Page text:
John Ritenbaugh suggests that the Bible shows a clear pattern of how people leave the Church. The first step in the pattern is looking back, as in the case of Lot's wife. The second step is to draw back, motivated by self-pity, shrinking back as from somet. . .
All the signs point to Christ's imminent return, yet the Bible warns us not to let down! John Reid, using Hebrews 10, exhorts us to strive zealously to please God and finish our course!
Living by faith is not easy in this world—not by any stretch of the imagination. Among the spiritual realities that a faithful Christian must understand is God's sense of justice. John Ritenbaugh uses the instantaneous deaths of Aaron's sons, Nadab a. . .
Richard Ritenbaugh suggests that the practical advice in Hebrews 12-13 fits our current condition like a glove. Like the recipients of this epistle, the greater church of God, having drifted away and given in to sin, we must also lay aside every weight whi. . .
The book of Hebrews provides reasons to recapture flagging zeal, focusing on the reason for our hope and faith, establishing Christ's credentials.
John Ritenbaugh, after a thorough analysis of the seven churches in Revelation 2 and 3, concludes that the seven conditions described (all having a common denominator an admonition to hold fast to something once given, but slipping away- namely the faith o. . .
John Ritenbaugh observes that Hebrews is addressed to a people living at the end of an era, who were drifting away, had lost their first love or devotion, and were no longer motivated by zeal. Through lack of prayer, Bible study, and meditation, they had i. . .
David Grabbe, cuing in on verses in Matthew 24 and Luke 17, referring to the sign of eagles or vultures gathering together in the wake of God's impending judgment, corrects some misapplications of these verses, wherein people believe it refers to the Raptu. . .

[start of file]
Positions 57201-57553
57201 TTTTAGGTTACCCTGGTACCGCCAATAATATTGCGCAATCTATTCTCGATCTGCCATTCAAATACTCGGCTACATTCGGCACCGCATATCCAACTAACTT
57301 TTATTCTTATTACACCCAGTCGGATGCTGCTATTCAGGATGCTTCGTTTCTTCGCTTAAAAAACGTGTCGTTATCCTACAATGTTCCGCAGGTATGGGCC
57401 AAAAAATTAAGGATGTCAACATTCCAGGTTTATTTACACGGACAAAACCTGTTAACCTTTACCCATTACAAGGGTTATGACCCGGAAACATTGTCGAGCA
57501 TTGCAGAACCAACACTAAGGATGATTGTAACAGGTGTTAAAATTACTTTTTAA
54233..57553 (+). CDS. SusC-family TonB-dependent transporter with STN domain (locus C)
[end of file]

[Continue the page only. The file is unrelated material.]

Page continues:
The modern church stands in danger of allowing salvation to slip away. Hebrews gives warnings to help us turn our lives around so we do not fall short.
John Ritenbaugh emphasizes that we ought to be devoting considerable time getting to know our prospective bridegroom, like the Apostle Paul desiring to conform to Christ in every way before the marriage. This challenge becomes extremely complicated because. . .
God has often used micro metaphors to illustrate macro events. For example, in Isaiah 1:4-6, God compares the whole nation of Israel to a sick patient with an incurable disease, signalling impending captivity. The church has been alternately compared to a . . .
Nadab and Abihu, Ananias and Sapphira, and Uzzah, all aware of the penalties for their actions, rebelled against God's clear and unambiguous instructions.
As the book of Hebrews ends, the author—likely Paul—pens this benediction: "Now may the God of peace who brought up our Lord Jesus from the dead, that great Shepherd of the sheep, ..."
While we must express some of our own faith as we come to salvation, the great bulk of "saving faith" is a gift of God, given graciously and miraculously as part of God's creative process in us. In particular, John Ritenbaugh uses the examples of Abel and . . .
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